The Great Flood of 1993 occurred in the American Midwest, along the Mississippi and Missouri rivers and their tributaries, from April to October 1993.
    Details
  • Evolving the Online Journal

    Evolving the Online Journal
    The modern blog evolved from the online diary, where people would keep a running account of their personal lives. Most such writers called themselves diarists, journalists, or journalers. Justin Hall, who began personal blogging in 1994. Read on
  • File Storage in Information Age

    File Storage in Information Age
    The Zip drive is a medium-capacity removable disk storage system, introduced by Iomega in late 1994. Originally, Zip disks launched with capacities of 100 MB, but later versions increased this to first 250 MB and then 750 MB. The format became the most popular of the super-floppy type products which filled a niche in the late 1990s portable storage market. <a href='http://en.wikipedia.org/wiki/Iomega_Zip_drive' >More on Zi
  • Advancing Artificial Limbs

    Advancing Artificial Limbs
    Boston Digital Arm has become famous then it introduced first microcontroller-equipped hand prostetic in 2001.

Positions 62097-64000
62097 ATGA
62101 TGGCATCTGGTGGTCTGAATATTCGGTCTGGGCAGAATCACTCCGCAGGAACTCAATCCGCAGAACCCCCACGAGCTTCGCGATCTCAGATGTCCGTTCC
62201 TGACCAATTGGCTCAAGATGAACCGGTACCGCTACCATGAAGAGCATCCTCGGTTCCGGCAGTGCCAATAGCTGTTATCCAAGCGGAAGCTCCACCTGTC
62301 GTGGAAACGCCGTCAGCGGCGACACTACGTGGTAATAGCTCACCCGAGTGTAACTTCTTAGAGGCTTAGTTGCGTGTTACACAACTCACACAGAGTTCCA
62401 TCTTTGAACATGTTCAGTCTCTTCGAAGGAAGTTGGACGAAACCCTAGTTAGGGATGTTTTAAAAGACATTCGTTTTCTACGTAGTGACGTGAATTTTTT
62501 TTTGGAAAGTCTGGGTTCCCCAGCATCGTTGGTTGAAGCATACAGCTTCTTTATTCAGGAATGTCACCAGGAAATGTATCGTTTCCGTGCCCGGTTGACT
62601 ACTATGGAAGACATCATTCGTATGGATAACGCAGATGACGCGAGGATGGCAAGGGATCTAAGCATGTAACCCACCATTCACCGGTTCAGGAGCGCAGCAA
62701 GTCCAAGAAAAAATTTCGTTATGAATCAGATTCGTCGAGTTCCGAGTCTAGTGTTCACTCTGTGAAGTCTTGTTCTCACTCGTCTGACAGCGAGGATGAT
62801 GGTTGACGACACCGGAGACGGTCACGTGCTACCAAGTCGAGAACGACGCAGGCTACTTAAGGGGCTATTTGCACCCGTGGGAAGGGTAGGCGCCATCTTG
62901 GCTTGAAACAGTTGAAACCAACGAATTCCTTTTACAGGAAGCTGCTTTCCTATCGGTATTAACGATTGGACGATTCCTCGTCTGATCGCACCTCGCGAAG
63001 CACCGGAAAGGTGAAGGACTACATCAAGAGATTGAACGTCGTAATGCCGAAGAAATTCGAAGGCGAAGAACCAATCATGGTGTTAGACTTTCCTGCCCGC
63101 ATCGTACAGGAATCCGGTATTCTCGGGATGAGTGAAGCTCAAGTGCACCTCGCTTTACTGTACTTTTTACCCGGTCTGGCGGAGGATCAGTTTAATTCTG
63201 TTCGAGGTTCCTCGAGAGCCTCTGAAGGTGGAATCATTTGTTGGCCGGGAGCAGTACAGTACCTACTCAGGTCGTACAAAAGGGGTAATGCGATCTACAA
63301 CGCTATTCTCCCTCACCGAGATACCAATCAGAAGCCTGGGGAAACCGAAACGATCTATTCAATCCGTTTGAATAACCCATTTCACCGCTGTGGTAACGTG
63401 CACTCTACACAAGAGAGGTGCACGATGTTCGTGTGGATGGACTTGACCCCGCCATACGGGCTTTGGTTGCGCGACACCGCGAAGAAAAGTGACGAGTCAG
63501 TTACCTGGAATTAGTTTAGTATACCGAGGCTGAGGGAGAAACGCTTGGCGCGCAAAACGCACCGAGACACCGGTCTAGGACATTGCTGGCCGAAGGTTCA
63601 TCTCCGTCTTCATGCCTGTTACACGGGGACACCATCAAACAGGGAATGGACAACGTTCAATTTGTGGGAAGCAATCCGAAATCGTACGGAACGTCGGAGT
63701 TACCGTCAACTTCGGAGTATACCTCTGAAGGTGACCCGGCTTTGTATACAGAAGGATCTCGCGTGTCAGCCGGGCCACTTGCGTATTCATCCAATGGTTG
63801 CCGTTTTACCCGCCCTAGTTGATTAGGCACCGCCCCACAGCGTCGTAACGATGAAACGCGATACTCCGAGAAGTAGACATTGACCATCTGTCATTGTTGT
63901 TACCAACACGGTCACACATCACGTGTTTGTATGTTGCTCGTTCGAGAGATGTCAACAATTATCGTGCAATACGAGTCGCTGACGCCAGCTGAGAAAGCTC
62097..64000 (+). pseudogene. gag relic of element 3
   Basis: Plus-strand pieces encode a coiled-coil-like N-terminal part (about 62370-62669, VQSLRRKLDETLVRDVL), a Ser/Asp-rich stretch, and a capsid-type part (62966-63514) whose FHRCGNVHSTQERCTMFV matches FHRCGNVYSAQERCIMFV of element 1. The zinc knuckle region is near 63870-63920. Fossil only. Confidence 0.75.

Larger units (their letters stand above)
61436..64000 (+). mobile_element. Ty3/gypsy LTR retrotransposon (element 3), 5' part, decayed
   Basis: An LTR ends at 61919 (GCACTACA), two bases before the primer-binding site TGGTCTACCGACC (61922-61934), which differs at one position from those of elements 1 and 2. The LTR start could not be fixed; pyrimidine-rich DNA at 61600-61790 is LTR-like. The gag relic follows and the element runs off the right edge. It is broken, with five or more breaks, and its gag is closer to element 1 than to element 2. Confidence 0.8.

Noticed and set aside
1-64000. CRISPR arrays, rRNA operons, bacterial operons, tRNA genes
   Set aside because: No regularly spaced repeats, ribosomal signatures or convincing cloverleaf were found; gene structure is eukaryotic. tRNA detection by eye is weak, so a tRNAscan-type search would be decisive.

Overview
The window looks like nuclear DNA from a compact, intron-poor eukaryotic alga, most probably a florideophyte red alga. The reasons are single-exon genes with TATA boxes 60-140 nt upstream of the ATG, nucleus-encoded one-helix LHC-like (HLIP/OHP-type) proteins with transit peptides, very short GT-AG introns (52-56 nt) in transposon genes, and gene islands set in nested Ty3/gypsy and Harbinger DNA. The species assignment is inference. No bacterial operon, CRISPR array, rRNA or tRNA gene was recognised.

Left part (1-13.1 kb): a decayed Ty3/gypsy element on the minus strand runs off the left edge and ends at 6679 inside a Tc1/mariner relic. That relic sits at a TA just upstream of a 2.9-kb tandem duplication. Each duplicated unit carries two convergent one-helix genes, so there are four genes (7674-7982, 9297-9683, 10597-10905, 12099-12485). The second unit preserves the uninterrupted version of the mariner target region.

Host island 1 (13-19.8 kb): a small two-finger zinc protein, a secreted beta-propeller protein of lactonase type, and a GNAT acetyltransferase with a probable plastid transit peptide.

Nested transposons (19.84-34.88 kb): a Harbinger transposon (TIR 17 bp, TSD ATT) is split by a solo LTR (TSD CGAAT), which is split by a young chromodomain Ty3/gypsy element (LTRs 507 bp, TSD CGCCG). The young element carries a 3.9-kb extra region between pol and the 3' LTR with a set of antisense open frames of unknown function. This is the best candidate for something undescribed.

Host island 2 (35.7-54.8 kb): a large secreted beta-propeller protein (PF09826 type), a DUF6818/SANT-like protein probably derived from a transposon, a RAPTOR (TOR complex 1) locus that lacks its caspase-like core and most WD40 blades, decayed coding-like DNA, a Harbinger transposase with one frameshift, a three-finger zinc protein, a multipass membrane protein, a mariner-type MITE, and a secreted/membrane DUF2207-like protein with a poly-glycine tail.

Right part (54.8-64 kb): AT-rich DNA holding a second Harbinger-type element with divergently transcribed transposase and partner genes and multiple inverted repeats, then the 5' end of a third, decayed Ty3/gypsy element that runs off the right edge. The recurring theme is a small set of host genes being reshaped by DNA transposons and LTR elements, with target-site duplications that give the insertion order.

The Digital Arm
  • 3D Online Environment

    3D Online Environment
    The virtual world advanced with 3D imagery.
  • Wireless Tech Surfboard

    Wireless Tech Surfboard
    Intel commissioned a surfboard shaper in North Devon, England, to design a board with an embedded tablet PC. Why? So Intel could tout its Centrino processor at beach festivals around the globe.
  • Aireless Tire

    Aireless Tire
    A wheel without an inflated tire may seem old-fashioned — think wooden buggy wheels — but the Tweel from Michelin is anything but retro. A shock-absorbing rubber tread band distributes pressure to dozens of flexible polyurethane spokes. www.michelinman.com
  • Hurricane Katrina

    Hurricane Katrina
    Much of the flooding was due to the failure of the city's levee system.
    Katrina
  • Introducing the i-Phone

    Introducing the i-Phone
    The iPhone is a line of Internet and multimedia-enabled smartphones designed and marketed by Apple Inc., and released in 2007.